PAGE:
From the Kabbalistic perspective of the Arizal, the mitzvah of Tzitzit is not relevant to women (Sha’ar HaKavanot, Derush 1 on Tzitzit). The Ben Ish Chai explains that women can generally perform time-bound mitzvot and receive “extra credit” for them. But since kabbalisticly the mitzvah of Tzitzit doesn’t relate to them, there is no point in fulfilling it even for extra credit (Rav Pa’alim, vol. 1, Sod Yesharim 12).
Accomplished by the Husband
According to the Arizal, when a husband fulfills a time-bound positive mitzvah, it is not necessary for his wife to do that mitzvah as she is included in his mitzvah, as the Talmud says, (Menachot 93b
) “One’s wife is like oneself.” In addition, the Zohar says (vol. 3, page 7b) that the husband and a wife are each like a half of a body. (See Likutei Sichot, vol. 31 page 96.)
Based on this, a woman receives all of the segulot and benefits of the mitzvah of Tzitzit if her husband fulfills this mitzvah. Certainly this is true if she encourages him and assists him in this mitzvah. It has been suggested that this is why a Kallah buys a Tallit for her Chattan (see last week’s article
) – to symbolize that they are sharing this mitzvah (Rabbi Binyamin Shneor in Kovetz Alei Ohr 25, page 58).
A woman who is not yet married also has a portion in this mitzvah, for her future husband is already considered the second half of her body since their souls are essentially one (see Zohar vol. 1 page 85b). As such, the mitzvot a man fulfills even before he gets married are shared with his future wife. Similarly, the mitzvot that are unique to women are shared by a wife with her husband and by a young lady with her future husband.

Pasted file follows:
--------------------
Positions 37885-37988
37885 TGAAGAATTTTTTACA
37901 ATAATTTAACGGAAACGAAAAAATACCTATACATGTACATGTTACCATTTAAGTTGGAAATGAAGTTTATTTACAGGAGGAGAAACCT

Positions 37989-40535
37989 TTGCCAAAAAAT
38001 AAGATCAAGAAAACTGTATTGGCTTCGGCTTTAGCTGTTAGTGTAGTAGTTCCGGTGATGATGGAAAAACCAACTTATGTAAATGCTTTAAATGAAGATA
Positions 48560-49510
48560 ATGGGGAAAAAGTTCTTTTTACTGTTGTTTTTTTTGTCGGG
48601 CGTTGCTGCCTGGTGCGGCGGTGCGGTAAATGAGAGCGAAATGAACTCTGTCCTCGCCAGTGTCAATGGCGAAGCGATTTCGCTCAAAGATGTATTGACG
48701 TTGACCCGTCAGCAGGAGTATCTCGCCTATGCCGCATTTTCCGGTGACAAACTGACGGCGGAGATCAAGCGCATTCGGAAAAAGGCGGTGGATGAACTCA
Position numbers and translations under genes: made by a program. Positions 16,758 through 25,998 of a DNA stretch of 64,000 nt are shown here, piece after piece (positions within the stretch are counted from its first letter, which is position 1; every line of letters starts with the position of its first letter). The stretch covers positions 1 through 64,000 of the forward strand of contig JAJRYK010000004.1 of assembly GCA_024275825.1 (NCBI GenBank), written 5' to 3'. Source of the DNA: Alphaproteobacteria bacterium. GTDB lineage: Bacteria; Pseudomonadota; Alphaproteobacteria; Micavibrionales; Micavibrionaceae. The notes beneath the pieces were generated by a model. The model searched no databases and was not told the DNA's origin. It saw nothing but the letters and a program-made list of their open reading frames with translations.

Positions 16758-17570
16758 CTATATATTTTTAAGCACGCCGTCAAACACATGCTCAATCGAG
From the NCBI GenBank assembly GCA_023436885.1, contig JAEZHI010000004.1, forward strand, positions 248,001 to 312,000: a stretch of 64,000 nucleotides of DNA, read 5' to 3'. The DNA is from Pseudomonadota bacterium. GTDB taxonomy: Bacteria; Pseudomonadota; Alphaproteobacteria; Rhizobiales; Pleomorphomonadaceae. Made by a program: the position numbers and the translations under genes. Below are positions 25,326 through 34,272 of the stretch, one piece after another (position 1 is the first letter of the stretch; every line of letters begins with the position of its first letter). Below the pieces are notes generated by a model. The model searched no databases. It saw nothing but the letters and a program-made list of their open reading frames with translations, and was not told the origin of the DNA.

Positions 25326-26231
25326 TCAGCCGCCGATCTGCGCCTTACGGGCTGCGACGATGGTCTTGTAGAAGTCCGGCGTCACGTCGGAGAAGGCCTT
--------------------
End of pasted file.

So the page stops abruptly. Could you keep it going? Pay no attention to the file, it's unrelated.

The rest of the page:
(I am not sure how this applies to a woman who never gets married. Perhaps it is fulfilled through a different reincarnation of her soul.)
It has also been suggested that, spiritually speaking, by fulfilling the mitzvah of wearing modest attire a woman achieves the same spiritual benefits that are associated with the mitzvah of Tzitzit (Kovetz Alei Ohr ibid).
When Moshiach Comes
The prophet tells us that when Moshiach comes, the moon will be as bright as the sun (see Isaiah 30:26
) and the night will be as bright as day. For this reason the commentaries say (yad Eliyahu by Rabbi Eliyahu Rogler, Letavim ot Tzadik), we will be obligated to wear Tzitzit at night as well (since the reason we are exempt at night is because we cannot see the Tzitzit in darkness), and this mitzvah will no longer be a time-bound mitzvah. As such, at that time women will be obligated to fulfill this mitzvah just as men are obligated today. This explains the Talmud that says (Bava Batra 74
b) that the wife of Rabbi Chanina ben Dosa will string the Techeilet, blue wool, (this is part of the mitzvah of Tzitzit by Biblical law) for the tzaddikim in the Messianic era. This is in spite of the fact that some say a woman may not string the Tzitzit as she is not obligated to do this mitzvah (see Rosh, chapter 4 of Gittin, Siman 46)
. According to the above explanation, this teaching of the Talmud does not contradict that opinion as in the Messianic era women too will be obligated in this mitzvah.
May that Era Begin Very Shortly!
Wishing you a Chodesh Tov and a Shabbat Shalom UMevorach!